This strange brown insect was spotted emerging from a cocoon at the Singapore Botanic Gardens. The STOMPer, who spotted it, wonders what it is.
In an e-mail, he says:
"While trekking through the trails of the tropical rainforest at Botanic Gardens I came upon this white-coloured cocoon on the bottom of a large leaf.
"On looking closer, I found a black insect with brown eyes on the top of the leaf which could possibly had emerged a short while earlier from the cocoon."
The insect looks like it's a froghopper (Cercopoidea). Like their close relatives the leafhoppers (F. Cicadellidae) and treehoppers (F. Membracidae), froghoppers are herbivorous bugs with piercing mouthparts, which they use to suck the sap of plants.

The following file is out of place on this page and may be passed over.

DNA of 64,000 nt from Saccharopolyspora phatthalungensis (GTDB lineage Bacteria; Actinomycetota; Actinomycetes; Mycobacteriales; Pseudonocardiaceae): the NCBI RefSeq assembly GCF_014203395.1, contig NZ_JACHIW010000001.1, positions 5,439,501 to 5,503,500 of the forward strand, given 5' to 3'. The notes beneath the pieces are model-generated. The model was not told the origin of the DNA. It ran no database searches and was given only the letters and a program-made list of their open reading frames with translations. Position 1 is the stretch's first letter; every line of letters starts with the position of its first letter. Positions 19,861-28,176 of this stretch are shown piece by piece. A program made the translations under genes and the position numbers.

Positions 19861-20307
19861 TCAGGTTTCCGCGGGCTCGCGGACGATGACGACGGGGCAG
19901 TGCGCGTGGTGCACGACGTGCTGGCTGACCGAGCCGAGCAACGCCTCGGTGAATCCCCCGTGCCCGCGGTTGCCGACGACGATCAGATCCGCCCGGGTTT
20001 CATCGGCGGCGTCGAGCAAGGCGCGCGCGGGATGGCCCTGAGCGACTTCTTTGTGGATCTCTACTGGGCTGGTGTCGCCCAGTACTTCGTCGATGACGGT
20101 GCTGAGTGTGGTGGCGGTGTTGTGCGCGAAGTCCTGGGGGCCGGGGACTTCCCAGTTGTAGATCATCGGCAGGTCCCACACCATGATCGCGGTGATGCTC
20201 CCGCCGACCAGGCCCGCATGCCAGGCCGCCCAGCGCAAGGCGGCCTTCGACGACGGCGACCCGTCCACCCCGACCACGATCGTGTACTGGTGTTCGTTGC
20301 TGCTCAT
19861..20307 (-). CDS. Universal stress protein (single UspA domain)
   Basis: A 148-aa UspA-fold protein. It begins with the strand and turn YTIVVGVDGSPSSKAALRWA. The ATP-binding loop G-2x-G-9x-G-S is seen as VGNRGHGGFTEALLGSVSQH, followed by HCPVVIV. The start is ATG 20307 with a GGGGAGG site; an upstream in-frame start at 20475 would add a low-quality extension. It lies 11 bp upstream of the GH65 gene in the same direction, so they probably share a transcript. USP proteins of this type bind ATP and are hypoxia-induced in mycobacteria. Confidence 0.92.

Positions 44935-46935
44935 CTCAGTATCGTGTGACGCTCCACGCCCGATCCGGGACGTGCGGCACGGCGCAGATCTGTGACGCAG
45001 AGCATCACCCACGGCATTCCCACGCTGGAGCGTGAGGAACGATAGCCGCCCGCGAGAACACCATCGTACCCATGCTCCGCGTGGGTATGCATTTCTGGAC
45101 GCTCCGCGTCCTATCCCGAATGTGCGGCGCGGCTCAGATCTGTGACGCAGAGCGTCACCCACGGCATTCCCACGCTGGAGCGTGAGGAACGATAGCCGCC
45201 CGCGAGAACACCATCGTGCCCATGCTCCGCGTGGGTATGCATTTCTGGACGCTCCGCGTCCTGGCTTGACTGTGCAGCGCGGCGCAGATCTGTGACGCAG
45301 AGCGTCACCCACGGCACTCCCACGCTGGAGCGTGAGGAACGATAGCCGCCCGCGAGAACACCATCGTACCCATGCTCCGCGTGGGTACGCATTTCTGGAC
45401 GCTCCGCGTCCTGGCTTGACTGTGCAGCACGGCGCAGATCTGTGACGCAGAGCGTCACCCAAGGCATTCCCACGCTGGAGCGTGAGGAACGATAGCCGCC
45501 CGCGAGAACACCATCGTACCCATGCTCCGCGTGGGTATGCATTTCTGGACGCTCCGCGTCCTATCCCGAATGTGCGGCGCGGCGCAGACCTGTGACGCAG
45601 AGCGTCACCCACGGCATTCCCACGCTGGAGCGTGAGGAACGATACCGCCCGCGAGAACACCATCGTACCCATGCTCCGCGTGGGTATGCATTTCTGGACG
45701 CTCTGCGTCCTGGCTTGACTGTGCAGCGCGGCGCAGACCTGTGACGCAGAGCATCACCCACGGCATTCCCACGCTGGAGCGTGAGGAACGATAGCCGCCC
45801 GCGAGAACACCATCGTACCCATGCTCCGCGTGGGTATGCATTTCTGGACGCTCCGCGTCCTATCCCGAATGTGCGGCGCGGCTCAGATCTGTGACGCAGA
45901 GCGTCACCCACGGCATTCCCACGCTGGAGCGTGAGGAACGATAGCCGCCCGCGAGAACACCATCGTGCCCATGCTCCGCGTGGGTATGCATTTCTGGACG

Unidentified froghopper, Pulau Ubin;
(Photo by Marcus)
Froghoppers are famous for a trait seen in the nymphs of most species; the nymphs create a thick and white foam out of plant sap (the 'white-coloured cocoon' in the original post). They hide in this protective froth, not only for protection from predators, but also to seek refuge from extreme temperatures and to conserve water. Hence another common name for these bugs is spittlebug.
Nest of 'spittlebug', Florida;
(Photo by rc6750)